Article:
63% of professionals say more needs to be done to ensure remote hearings are fair
The President of the Family division has commissioned a survey about how the courts can use remote hearings on a more permanent basis going forward. Since the COVID-19 pandemic, all hearings have been heard remotely, but now that social distancing measures have been relaxed, the Family division is keen to establish if remote hearings are a viable alternative to in-person hearings.
The consultation, conducted by Nuffield Family Justice Observatory, collected feedback from 3,219 total respondents which included parents, family members and lay parties, as well as professionals in the family justice system such as judges, magistrates, barristers, solicitors, local authority lawyers, Cafcass and Cafcass Cymru advisers and guardians, court staff, social workers and advocates. The survey is the third in a series of consultations commissioned to inform the post-pandemic recovery plans of the family court and the Court of Protection.
Findings in the report show that the majority of professional respondents saw a continuing role for certain types of remote hearing, although many felt that the decision should be made on a case-by-case basis.
There was general support for remote “administrative” hearings such as case management hearings, first hearing dispute resolution appointments and also for initial and ex parte applications for non-molestation/occupation orders. But there was much less support for remote fact-finding hearings, hearings involving contested applications for interim care or contact orders, or final hearings.
Respondents identified the main factors affecting whether a hearing should be made remotely as, the vulnerability of lay parties and their wishes and views, the complexity of the case, and whether there was access to suitable technology for all those taking part. Some also flagged the challenges of managing remote hearings where interpreters were required and those involving litigants in person.
Despite some concerns, professional respondents praised the many benefits of remote hearings such as improved work-life balance and wellbeing:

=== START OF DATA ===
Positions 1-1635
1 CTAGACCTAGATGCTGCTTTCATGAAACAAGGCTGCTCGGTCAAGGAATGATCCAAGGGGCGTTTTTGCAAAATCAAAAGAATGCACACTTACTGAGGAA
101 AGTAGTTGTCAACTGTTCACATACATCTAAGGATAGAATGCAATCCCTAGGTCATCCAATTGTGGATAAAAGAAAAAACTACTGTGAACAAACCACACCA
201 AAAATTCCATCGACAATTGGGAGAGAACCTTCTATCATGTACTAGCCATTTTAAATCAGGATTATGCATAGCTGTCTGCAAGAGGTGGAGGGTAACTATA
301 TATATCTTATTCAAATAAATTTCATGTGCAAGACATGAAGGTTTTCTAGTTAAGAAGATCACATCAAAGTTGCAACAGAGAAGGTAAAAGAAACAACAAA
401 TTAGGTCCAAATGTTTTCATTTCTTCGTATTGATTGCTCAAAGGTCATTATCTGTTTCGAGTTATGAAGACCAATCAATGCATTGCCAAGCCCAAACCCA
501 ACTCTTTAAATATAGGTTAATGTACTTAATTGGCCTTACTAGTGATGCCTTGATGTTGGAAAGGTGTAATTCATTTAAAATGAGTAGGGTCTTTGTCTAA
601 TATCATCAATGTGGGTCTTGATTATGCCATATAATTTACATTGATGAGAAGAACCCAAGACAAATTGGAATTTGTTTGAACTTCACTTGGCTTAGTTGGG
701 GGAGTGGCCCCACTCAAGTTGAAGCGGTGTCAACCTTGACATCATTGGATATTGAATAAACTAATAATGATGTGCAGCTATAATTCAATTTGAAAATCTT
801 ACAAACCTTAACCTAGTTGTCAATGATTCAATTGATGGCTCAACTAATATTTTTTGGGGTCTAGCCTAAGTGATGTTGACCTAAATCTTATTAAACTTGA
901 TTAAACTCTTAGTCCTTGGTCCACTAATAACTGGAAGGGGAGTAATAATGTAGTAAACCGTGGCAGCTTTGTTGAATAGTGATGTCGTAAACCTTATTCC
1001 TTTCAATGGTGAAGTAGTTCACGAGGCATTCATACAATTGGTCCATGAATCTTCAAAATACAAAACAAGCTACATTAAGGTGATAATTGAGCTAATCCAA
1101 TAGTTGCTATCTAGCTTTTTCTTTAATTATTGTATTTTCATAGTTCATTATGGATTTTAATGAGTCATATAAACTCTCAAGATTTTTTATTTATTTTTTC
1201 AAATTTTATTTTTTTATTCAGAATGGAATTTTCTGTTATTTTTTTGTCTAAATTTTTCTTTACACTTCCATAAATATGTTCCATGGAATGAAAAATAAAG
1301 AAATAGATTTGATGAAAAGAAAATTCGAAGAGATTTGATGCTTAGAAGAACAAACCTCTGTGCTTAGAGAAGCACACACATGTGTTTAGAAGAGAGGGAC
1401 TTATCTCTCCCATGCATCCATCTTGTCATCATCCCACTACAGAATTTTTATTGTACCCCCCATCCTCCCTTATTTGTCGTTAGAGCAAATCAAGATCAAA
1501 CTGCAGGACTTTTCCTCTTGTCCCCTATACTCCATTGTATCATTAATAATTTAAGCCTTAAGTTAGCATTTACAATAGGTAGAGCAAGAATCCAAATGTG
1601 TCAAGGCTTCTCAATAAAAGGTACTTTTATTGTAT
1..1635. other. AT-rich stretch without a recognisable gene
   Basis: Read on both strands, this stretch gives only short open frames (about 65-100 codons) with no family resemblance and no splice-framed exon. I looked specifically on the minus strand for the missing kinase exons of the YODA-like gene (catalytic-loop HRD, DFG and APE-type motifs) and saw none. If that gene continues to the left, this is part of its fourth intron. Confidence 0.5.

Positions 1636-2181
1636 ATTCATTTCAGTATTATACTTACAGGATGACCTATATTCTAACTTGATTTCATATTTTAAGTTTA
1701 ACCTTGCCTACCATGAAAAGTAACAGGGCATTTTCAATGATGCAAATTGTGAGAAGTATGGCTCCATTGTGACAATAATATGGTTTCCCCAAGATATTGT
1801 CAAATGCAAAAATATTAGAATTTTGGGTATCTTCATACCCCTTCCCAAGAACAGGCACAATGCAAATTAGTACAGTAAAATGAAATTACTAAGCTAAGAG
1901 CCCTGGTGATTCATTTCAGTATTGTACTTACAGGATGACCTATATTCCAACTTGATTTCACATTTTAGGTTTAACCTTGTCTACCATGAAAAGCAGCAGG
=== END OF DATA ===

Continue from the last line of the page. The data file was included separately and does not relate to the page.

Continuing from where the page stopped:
“I find my well-being is much better conducting remote hearings. I do not have the stress of travelling and I feel much better in myself. I also find I have more evenings and weekends to myself as I am able to manage my time better. It is particular beneficial to women who have families and are now much more able to work around childcare commitments and know they will be finishing on time without additional travel and uncertainty about when they are getting home. There is no disadvantage of such hearings to clients in my opinion, in which any disputed issues are submissions based and perfectly able to be dealt with well by counsel on screen”
said one Barrister.
For lay parties, many professionals reported that they found remote hearings less intimidating and often preferred them because they didn’t have the anxieties and challenges of seeing other parties, and also weren’t put off with the time and expense of travelling to court.
The same Barrister continued:
“I strongly consider that such hearings should continue remotely. Many of my clients have actually said they prefer remote hearings and they are less stressful because they are in their own home. I have noticed that hearings run far more efficiently remotely and it is very rare that we do not start cases on time. It also enables advocates to do more than one hearing per day where appropriate, which means the benefit of continuity for clients where it might not otherwise have been possible.”
Experts also felt that remote hearings helped in cases of abuse or domestic abuse, with one Circuit Judge commenting that, “it is particularly useful where there are allegations of abuse, because the parties are not in the same room at the same time”.
The report findings weren’t all positive however. Judges and magistrates were more likely to express reservations about remote hearings than any other professional group. Reasons included the importance and gravity of the decisions being made and many felt it unfair for parents to hear decisions about their children being removed or changes to contact arrangements via phone or video.
Other concerns such as the loss of human interaction, and equal access to and proficiency in technology were also flagged as disadvantages to remote hearings. One Barrister commented, “many care clients do not have WiFi. I have had to watch a woman sit in the front of her car with her partner who hit their baby sharing a mobile phone as that was the only way of joining the hearing”.
Privacy concerns were also flagged, for example when children were in the room or home with parents, parties attending hearings from public spaces or with other people nearby. Judges and magistrates commented that it was hard to “manage” who was in the room and what influence they might be having.
Finally, the survey asked respondents how they would make hearings work and run smoothly, presumably to inform best practice for future policy.
Here respondents stressed the need for flexibility and again referenced that making decisions on a case-by-case basis would be required. Many felt that a triaging system would be helpful to support these decisions, and that parents should be given choice on whether the hearing should be held remotely.
Overall, the majority of professionals (63%) felt that more needed to be done to ensure that remote hearings were fair and worked smoothly and a majority of parents (83%) indicated that they had concerns about how their case was dealt with in a remote setting.
The full report can be accessed here.